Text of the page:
Adds to your overall debt. If you’re approved for a personal loan, you will immediately have a higher debt load, which may cause your credit score to drop in the short-term. That’s because the more debt you have, the riskier it is for banks and credit unions to lend to you.
Reports to the major credit bureaus monthly. The banks, credit unions and online lenders that issue personal loans report payment information to the major credit bureaus on a monthly basis. If you make on-time payments, you can expect your score to increase. But if you are late or don’t pay altogether, your score will drop.
Improves your credit mix. Proving yourself capable of managing multiple types of loans and lines of credit responsibly is good for your credit score. It shows you can be trusted to repay what you borrow in a variety of situations. So if you only have one or two other types of accounts on your credit report, such as credit cards or student loans, your score may benefit in the long run from getting the personal loan.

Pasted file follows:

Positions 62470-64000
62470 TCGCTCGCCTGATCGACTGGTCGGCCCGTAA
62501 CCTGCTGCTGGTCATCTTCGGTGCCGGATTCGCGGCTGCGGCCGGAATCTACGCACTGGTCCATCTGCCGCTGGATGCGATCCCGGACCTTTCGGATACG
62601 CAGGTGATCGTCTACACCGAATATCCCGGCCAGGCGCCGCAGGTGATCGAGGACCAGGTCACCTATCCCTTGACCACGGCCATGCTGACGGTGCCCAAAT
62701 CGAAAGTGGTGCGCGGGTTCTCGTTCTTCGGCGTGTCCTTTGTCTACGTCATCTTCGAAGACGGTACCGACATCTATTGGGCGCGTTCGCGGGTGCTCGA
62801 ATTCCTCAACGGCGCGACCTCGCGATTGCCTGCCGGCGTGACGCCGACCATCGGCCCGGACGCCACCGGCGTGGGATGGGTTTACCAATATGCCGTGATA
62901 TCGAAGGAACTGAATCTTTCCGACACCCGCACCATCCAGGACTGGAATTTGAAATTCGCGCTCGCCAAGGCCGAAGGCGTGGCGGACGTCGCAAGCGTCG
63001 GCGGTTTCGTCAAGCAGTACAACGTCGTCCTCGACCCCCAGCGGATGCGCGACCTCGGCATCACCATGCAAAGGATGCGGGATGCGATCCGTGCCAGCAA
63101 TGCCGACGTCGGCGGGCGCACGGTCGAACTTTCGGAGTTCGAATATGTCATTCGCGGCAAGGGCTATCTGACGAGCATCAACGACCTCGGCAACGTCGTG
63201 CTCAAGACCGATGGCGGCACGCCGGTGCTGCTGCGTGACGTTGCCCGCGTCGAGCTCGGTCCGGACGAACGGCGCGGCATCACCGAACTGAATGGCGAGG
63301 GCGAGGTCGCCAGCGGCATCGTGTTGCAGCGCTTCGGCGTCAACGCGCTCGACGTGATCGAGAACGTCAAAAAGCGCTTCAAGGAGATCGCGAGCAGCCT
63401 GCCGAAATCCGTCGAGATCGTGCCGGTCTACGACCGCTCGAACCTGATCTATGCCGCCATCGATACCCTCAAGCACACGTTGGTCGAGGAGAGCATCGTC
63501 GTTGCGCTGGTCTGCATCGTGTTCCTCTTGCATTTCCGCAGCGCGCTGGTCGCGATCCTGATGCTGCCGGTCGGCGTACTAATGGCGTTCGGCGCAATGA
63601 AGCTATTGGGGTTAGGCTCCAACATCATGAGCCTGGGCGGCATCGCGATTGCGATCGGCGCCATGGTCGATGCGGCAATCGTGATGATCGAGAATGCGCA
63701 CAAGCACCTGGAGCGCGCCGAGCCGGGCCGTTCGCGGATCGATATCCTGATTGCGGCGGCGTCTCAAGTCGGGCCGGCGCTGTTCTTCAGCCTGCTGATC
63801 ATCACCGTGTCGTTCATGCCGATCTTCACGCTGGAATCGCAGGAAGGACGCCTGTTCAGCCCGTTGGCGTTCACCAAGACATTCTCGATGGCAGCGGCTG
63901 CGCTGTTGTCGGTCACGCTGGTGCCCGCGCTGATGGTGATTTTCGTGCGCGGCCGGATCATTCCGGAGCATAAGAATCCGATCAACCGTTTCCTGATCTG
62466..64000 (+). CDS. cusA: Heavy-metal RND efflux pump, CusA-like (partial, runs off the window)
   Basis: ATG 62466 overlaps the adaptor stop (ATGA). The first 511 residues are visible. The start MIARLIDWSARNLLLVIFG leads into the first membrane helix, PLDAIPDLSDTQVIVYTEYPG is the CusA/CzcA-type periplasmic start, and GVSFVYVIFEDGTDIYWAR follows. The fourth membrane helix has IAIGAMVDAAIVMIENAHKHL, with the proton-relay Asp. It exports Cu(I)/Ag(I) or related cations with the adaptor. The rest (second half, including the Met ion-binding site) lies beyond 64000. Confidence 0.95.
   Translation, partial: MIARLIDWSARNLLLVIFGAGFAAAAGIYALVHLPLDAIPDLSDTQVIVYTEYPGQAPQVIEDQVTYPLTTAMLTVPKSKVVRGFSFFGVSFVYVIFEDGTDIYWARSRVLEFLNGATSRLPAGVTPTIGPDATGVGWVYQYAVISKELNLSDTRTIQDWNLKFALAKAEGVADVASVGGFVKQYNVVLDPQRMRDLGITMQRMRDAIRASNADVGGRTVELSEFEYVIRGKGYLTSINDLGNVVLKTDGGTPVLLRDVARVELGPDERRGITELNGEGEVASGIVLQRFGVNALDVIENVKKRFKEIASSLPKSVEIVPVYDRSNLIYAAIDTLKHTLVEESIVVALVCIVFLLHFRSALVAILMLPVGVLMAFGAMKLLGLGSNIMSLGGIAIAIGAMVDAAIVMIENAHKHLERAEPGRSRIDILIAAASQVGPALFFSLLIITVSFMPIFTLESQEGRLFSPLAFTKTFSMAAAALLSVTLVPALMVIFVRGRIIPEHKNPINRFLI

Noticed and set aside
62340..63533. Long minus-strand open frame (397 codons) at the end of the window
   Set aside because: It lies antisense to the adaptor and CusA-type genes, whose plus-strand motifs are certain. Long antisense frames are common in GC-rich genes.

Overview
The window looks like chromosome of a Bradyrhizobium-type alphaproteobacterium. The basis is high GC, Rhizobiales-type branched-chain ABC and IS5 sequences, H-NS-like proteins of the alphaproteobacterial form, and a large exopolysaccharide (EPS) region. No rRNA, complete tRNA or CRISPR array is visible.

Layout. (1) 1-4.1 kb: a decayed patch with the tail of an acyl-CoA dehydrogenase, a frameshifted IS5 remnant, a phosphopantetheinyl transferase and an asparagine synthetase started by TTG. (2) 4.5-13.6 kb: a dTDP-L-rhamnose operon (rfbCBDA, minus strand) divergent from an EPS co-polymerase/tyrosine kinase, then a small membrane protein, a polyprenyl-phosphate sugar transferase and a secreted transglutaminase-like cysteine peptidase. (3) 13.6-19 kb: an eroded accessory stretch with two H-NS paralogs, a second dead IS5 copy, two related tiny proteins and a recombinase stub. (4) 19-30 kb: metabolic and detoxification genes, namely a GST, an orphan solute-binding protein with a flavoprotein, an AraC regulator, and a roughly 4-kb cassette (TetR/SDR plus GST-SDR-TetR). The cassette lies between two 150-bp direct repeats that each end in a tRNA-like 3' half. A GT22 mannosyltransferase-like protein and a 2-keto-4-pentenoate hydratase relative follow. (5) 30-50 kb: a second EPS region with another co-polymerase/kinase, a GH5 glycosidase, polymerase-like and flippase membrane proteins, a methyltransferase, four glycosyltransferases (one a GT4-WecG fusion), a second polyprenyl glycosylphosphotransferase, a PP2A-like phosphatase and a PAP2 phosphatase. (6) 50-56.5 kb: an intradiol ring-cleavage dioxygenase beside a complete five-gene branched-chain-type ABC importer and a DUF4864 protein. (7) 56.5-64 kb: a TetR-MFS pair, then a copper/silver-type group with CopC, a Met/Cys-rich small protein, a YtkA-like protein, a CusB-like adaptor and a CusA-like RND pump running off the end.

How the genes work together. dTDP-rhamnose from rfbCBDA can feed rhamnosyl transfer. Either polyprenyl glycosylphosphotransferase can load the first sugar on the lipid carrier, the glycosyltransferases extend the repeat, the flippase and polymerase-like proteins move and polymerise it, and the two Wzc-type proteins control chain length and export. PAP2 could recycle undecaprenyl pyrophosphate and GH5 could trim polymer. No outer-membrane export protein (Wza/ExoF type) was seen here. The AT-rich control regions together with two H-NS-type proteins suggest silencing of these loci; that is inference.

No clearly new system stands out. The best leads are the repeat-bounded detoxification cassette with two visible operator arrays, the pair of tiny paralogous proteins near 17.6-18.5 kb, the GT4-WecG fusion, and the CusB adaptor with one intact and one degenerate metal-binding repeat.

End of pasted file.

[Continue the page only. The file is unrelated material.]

Could help reduce credit utilization. Personal loans give you a lump sum up front, which you pay back in monthly installments. This is different from a credit card, where you can borrow up to a certain amount any time you want. Credit cards are known as “revolving credit,” and a big part of your credit score is how much of your revolving credit you use up each month, or your “credit utilization ratio.” Personal loans don’t count toward this ratio, so if you use them to pay off revolving debt, you can lower your ratio and improve your score.